Right-thinking at the Globe and Mail

I've been following reports on the Québec niqab story since it broke out almost three weeks ago. At first, I felt reports were generally supportive of the government's decision. Commentators on discussion forums and blogs have almost been unanimous in supporting the government's decision. I'm fully aware that Web talk is skewed and should be taken with a grain a salt, but I had never seen such a strong consensus before.

Then, the Globe and Mail published "Quebec must fix its lack of diversity", a column which advocates that the province doesn't have as much visible minorities representation as elsewhere in the country. And I thought... well, diversity isn't only based on colors...

After that, the Globe and Mail wrote "Intolerant intrusion", an editorial which draws a parallel between the niqab decision and the former Taliban regime in Afghanistan. And I though... well, that's a rather shameful innuendo... what are these people trying to do?

Today, the Globe and Mail publishes "Quebec's view on niqab creates fault line" which states that Quebec's decision struck some Canadians as pure intolerance. And I'm thinking... where are these Canadians they are referring to and why aren't they more vocal?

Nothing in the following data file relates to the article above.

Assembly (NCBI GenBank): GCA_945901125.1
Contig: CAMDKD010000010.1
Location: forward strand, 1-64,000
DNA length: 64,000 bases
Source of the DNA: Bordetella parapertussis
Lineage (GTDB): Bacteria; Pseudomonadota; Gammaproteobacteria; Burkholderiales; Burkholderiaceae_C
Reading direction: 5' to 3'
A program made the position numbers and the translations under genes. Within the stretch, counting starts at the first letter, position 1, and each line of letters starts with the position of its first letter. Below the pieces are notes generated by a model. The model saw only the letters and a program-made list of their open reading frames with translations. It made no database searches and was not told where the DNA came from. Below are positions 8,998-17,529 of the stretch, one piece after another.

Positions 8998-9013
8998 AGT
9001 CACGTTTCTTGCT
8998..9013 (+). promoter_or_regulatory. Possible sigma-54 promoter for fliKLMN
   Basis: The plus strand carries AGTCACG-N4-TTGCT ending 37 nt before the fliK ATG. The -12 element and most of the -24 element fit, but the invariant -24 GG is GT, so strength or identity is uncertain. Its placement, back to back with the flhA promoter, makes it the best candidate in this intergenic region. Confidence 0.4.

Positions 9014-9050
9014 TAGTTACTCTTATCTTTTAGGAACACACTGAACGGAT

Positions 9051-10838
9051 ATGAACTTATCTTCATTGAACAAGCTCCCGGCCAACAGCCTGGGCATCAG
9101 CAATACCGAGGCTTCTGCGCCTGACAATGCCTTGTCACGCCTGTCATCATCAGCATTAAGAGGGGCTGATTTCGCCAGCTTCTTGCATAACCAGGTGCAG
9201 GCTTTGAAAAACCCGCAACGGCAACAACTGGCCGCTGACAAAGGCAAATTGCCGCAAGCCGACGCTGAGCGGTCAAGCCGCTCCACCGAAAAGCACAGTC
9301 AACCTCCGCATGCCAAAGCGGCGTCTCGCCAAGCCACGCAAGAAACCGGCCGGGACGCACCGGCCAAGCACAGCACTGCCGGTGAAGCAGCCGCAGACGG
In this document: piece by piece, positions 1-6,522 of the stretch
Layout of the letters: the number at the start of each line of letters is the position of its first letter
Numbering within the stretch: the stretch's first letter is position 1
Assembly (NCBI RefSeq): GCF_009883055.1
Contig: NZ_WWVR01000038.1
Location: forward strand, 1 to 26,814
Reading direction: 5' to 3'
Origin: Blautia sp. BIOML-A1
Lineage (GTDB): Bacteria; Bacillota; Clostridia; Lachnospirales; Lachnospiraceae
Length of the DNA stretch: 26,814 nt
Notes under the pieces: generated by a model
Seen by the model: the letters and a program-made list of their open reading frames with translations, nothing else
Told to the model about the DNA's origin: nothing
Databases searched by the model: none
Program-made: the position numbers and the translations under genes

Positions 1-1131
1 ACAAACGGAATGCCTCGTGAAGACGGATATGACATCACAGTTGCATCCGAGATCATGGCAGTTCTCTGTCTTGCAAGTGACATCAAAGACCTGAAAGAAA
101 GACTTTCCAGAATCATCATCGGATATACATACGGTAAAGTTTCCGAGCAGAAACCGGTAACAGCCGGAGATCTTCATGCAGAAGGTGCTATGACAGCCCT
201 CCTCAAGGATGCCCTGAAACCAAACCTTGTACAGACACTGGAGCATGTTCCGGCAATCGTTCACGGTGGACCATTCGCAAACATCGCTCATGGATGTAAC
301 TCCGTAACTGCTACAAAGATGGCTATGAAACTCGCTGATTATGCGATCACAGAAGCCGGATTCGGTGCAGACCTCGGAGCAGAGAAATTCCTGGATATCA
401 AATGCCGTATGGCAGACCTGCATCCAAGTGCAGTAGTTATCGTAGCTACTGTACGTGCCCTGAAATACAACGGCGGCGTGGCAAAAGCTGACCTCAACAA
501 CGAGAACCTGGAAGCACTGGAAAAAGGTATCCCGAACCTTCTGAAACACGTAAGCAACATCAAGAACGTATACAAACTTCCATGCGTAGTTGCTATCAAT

I look at the reactions these stories have prompted and wonder what the staff at the Globe and Mail has been drinking.


Clarissa said...

I am very proud of my beautiful province for making this decision. And I'm appalled by Globe and Mail's coverage of the story. Thank you for brnging these articles to my attention. I usedto love this newspaper but now I'm losing all respect for them.

Guillaume said...

cafeiste.blogspot.com :) j'ai écrit un petit texte sur ma conception du problème.

Bonne lecture si cela vous intéresse :)

Shiva-ji said...
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Michel Bolduc said...


Thanks for the link. The cynic in me is in harmony with the cynic in you. Printed news media are in battle for a bigger piece of an ever shrinking pie. I think we're in for more of this kind behavior.

Michel Bolduc said...

That's odd... polls results have been reset. On March 22, 79% of voters supported Québec's decision (12409 voted Yes and 3215 voted No).